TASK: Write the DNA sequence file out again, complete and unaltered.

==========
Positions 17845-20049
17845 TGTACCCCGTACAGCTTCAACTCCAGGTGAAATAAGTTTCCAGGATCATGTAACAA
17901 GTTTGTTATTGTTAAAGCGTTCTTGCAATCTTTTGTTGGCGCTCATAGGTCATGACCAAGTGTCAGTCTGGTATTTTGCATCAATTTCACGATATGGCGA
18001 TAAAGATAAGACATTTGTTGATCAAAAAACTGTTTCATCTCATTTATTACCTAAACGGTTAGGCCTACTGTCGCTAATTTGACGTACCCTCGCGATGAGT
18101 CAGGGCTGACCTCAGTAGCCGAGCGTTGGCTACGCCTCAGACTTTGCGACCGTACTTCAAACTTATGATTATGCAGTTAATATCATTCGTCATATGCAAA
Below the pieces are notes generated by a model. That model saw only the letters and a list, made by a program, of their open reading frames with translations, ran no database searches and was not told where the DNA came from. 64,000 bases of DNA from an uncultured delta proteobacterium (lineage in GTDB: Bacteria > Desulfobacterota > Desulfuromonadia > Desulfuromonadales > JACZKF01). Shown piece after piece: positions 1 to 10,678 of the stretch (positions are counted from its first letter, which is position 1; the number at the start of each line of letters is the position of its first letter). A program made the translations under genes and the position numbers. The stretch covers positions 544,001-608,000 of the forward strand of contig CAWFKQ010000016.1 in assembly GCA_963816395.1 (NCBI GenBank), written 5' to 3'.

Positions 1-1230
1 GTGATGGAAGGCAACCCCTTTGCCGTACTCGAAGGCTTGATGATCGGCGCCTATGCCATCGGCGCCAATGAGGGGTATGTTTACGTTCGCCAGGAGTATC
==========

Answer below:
Positions 17845-20049
17845 TGTACCCCGTACAGCTTCAACTCCAGGTGAAATAAGTTTCCAGGATCATGTAACAA
17901 GTTTGTTATTGTTAAAGCGTTCTTGCAATCTTTTGTTGGCGCTCATAGGTCATGACCAAGTGTCAGTCTGGTATTTTGCATCAATTTCACGATATGGCGA
18001 TAAAGATAAGACATTTGTTGATCAAAAAACTGTTTCATCTCATTTATTACCTAAACGGTTAGGCCTACTGTCGCTAATTTGACGTACCCTCGCGATGAGT
18101 CAGGGCTGACCTCAGTAGCCGAGCGTTGGCTACGCCTCAGACTTTGCGACCGTACTTCAAACTTATGATTATGCAGTTAATATCATTCGTCATATGCAAA
Below the pieces are notes generated by a model. That model saw only the letters and a list, made by a program, of their open reading frames with translations, ran no database searches and was not told where the DNA came from. 64,000 bases of DNA from an uncultured delta proteobacterium (lineage in GTDB: Bacteria > Desulfobacterota > Desulfuromonadia > Desulfuromonadales > JACZKF01). Shown piece after piece: positions 1 to 10,678 of the stretch (positions are counted from its first letter, which is position 1; the number at the start of each line of letters is the position of its first letter). A program made the translations under genes and the position numbers. The stretch covers positions 544,001-608,000 of the forward strand of contig CAWFKQ010000016.1 in assembly GCA_963816395.1 (NCBI GenBank), written 5' to 3'.

Positions 1-1230
1 GTGATGGAAGGCAACCCCTTTGCCGTACTCGAAGGCTTGATGATCGGCGCCTATGCCATCGGCGCCAATGAGGGGTATGTTTACGTTCGCCAGGAGTATC